The REAL Reason I Went On Exchange…

About time I share this!

There are so many exchange students each year that being an exchange student really is not so special anymore. But each exchange student has his or her reason for leaving their home for a year and venturing out. Maybe it was to learn a new language; to learn to become independent; to finally fulfill the passion for that particular foreign country… While these do make up some of my reasons, the major reason is, in fact, very personal.

It’s been around two years since I ended my French exchange and returned to Taiwan. And the past two years have been a tiring but extremely fruitful period of self-achievement and fulfillment, thanks to the life lessons I learned during the many free hours I spent in my bedroom in France, lying on my bed, staring through the skylight at the loosely-scattered stars. These are also the life lessons that I went on to share through my TEDx Talk (“My Usually Unusual Exchange Year”) back in January 2019.

I know I wrote in one of my earliest posts “Project France” that I became an exchange student because I wanted the “foreign country” experience, but to be honest, I think it was more than that. I don’t know if there was a specific moment when the thought “Aha! I’ll go on exchange!” came into my mind. What I do know was that when I left, I felt relieved, because I was leaving behind a life that I had allowed to spiral out of my control, courtesy to my tenth-grader naivety and pettiness. My exchange year, in a sense, was a chance for me to step away from my own chaos; to take a deep, long breath, and refresh myself.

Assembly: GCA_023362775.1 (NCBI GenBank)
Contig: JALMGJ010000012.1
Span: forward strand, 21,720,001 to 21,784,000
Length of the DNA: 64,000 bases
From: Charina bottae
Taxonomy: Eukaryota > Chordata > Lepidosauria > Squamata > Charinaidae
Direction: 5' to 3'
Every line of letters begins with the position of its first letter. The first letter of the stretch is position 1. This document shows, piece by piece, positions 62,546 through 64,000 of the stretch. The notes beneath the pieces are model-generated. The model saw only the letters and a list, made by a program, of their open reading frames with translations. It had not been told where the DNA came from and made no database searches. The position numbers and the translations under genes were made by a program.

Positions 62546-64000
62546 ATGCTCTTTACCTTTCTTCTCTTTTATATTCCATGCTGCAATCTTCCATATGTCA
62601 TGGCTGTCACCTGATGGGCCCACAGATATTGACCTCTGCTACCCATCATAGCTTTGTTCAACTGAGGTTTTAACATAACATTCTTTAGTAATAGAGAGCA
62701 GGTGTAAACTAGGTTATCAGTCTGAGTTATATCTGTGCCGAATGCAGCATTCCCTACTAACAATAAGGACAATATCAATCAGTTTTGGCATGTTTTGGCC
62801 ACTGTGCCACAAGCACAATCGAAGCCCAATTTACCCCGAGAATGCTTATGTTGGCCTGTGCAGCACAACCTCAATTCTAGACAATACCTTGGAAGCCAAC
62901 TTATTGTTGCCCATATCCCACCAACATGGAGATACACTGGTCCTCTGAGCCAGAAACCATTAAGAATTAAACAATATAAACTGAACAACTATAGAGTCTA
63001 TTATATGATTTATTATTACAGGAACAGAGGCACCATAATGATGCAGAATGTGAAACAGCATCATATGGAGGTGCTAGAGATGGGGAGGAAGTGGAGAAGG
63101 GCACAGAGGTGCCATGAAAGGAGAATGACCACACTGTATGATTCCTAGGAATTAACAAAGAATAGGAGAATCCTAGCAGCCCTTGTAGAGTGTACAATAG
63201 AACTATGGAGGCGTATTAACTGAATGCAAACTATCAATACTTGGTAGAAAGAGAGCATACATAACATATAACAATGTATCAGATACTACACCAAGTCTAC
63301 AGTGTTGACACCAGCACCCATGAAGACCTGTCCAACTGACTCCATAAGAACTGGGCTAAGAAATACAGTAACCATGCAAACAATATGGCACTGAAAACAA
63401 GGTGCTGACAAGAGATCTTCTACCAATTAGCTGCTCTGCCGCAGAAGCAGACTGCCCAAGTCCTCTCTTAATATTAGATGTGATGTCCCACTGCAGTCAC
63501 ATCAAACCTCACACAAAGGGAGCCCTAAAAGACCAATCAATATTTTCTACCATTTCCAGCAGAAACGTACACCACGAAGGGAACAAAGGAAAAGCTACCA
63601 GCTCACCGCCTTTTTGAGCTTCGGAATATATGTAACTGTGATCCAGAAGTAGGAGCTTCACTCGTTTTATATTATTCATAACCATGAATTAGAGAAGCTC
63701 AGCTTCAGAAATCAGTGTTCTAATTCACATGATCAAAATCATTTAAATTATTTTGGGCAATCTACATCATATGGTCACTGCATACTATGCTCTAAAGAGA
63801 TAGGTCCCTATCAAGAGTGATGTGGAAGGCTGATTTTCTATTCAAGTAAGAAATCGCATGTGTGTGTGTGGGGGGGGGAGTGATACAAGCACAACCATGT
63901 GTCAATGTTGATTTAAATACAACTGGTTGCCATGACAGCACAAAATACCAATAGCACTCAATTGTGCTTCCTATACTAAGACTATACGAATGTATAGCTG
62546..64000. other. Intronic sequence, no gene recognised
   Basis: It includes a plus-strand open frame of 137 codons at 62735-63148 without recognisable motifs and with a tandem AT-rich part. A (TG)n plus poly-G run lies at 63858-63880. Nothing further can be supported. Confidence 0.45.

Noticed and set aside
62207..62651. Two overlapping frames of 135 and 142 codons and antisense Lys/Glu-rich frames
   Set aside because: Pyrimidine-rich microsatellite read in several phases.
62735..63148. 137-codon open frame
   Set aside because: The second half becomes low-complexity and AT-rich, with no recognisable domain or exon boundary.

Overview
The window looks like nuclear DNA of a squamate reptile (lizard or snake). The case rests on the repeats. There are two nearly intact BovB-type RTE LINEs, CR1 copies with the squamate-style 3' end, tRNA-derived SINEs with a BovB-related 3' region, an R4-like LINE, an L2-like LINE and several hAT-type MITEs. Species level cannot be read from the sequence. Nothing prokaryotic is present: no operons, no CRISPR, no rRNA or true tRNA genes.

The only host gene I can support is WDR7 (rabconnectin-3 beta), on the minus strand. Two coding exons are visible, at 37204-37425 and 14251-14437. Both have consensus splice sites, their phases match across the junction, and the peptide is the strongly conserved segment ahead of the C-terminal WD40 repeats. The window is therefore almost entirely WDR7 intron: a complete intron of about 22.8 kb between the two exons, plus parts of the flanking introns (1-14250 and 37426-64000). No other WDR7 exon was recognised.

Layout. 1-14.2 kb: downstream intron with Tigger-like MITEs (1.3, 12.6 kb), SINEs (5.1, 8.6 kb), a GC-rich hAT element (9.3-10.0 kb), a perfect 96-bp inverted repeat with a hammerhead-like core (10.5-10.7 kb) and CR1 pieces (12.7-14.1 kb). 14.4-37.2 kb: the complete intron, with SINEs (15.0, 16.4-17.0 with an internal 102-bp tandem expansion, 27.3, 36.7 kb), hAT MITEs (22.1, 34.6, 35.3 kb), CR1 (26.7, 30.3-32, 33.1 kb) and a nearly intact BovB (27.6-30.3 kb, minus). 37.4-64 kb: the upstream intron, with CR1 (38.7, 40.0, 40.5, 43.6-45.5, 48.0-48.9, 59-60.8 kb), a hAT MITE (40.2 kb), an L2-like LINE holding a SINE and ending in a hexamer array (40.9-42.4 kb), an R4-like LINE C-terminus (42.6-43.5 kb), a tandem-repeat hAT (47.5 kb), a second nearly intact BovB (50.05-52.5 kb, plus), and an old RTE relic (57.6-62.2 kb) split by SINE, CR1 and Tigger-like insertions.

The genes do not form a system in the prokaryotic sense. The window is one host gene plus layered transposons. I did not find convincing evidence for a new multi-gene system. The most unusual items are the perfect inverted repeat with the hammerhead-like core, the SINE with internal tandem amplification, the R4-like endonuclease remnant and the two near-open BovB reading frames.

You may be wondering – how much turmoil could turn up in my life? I once received an Instagram message from someone telling me that she thinks my life is like a dream – and that was one of the moments I realized how misleading social media could be. On media platforms where the visual sense receives the most stimulation, people want to be perfect, or at least seem happy all the time. This is also why I have a blog where I can write about anything I want – ups and downs, fun experiences and random thoughts… For whoever wants to read it. As for the turmoil in my life, it can get to a handful, mostly caused by myself. And as more and more crazy things happen, I started to lose the motivation to take care of situations. Turmoil built up. Eventually, it crushed me and threw me to rock bottom.

What many people perceived about me during those times may have been more on the glamorous side – the shining lead actress in the sophomore musical; dance performer at the school anniversary… but those who were in proximity to me on a daily basis would know that while I flourished on staged, I flunked in the classroom.

But I wasn’t always this way. As a student, life is mostly about balancing academics, extracurricular activities, and having some genuine fun. This is what I know now. But when I abruptly moved to Taiwan in seventh grade and had to attend the local educational system due to other activities that caused me to miss the bilingual department entrance exam, I spent all my time catching up. My classmates were used to an all-Chinese learning environment, but I was new to everything. So I had to put aside most extracurricular activities that had nothing to do with academics. Weekends were spent with a tutor.